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A five-year hangover that followed 12 years of Celtic Tiger-induced partying will come to an end in mid-December when the Irish Republic unshackles itself from its sobering European Union and International Monetary Fund €85bn bailout programme.

On 15 December, Ireland, without the need for precautionary funding, will emerge from one of the deepest recessions ever experienced by any of the 17 member states of the euro single currency club.

Ireland has been lauded, by the IMF in particular, for its budget deficit management, although this has come at a cost and not without pain to the republic’s 4.6m citizens.

Since the 2008 financial crisis, unemployment in Ireland has surged to over 15% and the remains of its burst property bubble has left a third of mortgage holders in arrears and many in negative equity.

But, boosted by a low corporation tax of 12%, hi-tech and social media companies such as Google, Twitter and Facebook have remained, while others are reactivating enterprises, giving out a generally positive sentiment about Ireland’s future in 2014 and beyond.

Irish trade has been in the doldrums, with imports of big-ticket goods and construction materials markedly reduced in the past few years, as consumer spending plummeted.

However, the pick -up has begun with the third-quarter traffic review published by the Irish Maritime Development Office showing that port activity rose by 3% between July and the end of September, compared with the same period of 2012.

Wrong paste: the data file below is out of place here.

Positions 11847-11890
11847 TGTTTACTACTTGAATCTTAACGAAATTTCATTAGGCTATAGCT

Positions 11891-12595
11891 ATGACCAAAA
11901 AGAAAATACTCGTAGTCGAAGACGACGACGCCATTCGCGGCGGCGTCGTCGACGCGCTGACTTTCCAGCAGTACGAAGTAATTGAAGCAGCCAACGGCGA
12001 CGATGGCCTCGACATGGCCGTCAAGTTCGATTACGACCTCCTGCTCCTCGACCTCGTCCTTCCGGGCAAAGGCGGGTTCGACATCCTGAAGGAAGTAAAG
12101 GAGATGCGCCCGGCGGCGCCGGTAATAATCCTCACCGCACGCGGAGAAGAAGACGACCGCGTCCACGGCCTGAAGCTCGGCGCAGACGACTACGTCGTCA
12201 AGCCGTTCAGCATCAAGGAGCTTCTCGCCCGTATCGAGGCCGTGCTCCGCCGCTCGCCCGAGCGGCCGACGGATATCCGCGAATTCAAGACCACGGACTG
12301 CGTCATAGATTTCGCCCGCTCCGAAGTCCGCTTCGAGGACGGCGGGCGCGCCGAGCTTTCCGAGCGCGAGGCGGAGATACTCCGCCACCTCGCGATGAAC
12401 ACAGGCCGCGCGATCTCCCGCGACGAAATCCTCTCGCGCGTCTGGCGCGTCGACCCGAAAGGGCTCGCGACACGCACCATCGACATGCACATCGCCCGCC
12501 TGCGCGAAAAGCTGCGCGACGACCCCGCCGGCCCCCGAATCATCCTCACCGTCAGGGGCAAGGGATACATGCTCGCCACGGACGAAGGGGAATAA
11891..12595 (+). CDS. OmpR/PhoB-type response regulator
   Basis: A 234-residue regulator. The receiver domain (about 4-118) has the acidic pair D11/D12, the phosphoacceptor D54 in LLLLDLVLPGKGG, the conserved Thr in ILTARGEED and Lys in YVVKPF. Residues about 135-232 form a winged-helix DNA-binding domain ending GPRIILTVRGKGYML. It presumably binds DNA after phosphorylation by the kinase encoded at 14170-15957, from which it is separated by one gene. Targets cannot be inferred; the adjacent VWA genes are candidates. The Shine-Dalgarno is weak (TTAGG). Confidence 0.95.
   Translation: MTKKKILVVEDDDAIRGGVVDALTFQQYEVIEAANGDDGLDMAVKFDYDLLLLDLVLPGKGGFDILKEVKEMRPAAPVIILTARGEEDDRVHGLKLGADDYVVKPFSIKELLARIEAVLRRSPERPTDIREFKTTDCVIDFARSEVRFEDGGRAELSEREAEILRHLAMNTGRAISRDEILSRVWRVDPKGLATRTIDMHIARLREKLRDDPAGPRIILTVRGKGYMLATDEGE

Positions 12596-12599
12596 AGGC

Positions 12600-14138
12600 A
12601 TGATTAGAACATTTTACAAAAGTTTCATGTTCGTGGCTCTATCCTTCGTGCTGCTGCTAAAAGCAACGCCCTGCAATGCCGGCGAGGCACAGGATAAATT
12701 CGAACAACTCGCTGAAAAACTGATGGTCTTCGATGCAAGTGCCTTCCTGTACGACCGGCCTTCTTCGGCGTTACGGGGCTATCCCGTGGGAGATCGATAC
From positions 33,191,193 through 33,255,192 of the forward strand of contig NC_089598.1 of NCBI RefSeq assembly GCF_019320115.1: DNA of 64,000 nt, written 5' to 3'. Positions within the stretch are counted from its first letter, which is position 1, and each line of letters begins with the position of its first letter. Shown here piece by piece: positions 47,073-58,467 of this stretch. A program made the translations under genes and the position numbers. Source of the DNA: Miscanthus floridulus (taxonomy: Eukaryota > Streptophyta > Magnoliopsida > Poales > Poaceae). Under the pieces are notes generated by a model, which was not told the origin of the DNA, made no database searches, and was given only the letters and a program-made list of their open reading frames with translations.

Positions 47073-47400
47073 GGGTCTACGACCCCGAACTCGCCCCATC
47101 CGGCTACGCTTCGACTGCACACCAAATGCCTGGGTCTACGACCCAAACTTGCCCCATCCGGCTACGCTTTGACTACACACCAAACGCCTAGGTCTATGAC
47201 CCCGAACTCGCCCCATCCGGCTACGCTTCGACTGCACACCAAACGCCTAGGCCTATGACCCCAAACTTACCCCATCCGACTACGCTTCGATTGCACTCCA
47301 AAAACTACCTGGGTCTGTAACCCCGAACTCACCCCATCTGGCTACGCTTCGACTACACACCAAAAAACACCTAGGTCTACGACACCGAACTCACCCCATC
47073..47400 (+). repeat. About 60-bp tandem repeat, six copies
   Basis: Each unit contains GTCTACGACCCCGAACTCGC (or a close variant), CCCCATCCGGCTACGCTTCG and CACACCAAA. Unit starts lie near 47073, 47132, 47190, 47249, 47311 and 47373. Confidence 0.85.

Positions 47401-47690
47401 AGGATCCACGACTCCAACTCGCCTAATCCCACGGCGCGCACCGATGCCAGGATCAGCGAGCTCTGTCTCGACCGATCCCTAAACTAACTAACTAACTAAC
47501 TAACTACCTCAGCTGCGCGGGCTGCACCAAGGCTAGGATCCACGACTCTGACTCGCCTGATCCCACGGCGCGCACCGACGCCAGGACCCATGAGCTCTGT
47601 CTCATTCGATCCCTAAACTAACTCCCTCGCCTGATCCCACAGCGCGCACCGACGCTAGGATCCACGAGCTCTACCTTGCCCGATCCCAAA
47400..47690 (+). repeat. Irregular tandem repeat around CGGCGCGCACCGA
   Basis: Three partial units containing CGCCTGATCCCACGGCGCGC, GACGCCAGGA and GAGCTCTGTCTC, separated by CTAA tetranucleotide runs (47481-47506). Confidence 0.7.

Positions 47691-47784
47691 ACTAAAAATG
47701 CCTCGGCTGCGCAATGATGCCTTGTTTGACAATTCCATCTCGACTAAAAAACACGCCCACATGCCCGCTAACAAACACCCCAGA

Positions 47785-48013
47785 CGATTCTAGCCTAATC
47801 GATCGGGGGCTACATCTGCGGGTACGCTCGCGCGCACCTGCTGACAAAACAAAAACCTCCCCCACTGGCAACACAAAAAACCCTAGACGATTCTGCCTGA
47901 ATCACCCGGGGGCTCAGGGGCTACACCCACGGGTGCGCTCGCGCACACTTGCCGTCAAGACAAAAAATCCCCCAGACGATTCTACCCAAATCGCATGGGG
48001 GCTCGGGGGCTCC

The biggest growth was seen in the ro-ro sector where there was 8% more trailer traffic, the majority of which moves across the Irish Sea to the UK, where economic expansion is also being recorded again.

However, sluggish demand from advanced economies constrained the container market in Q3, and it declined by 2% quarter-on-quarter, but commodity exports such as dairy products, waste paper and iron and steel all increased, as did imports of vehicles, wood and beverages.

And hopefully a trading boost will follow, not least from pent-up demand held at bay by the draconian budget deficit measures imposed by the terms of the bailout.

A bellwether of the health of the Irish economy is the interim statement of the Irish Continental Group (ICG), with its diverse involvement in passenger and freight ferries, shortsea freight and container terminals.

Posting its third-quarter results this month, ICG reported that turnover had increased to €205.6m in the first nine months of the year, compared with €199.1 million in the same period of 2012, with operating profit up to €28.7m from €24.9m.

ICG said that in the 44 weeks to 2 November, ro-ro volumes had surged by 10% versus the previous year and container carryings on its Eucon North Europe domestic and feeder service had risen by 11%.

Indeed, such is its confidence in the resumption of growth in trade in and out of Ireland, that ICG is adding a third sailing to its key Dublin-Holyhead route – one of the main arteries between Ireland and the UK.

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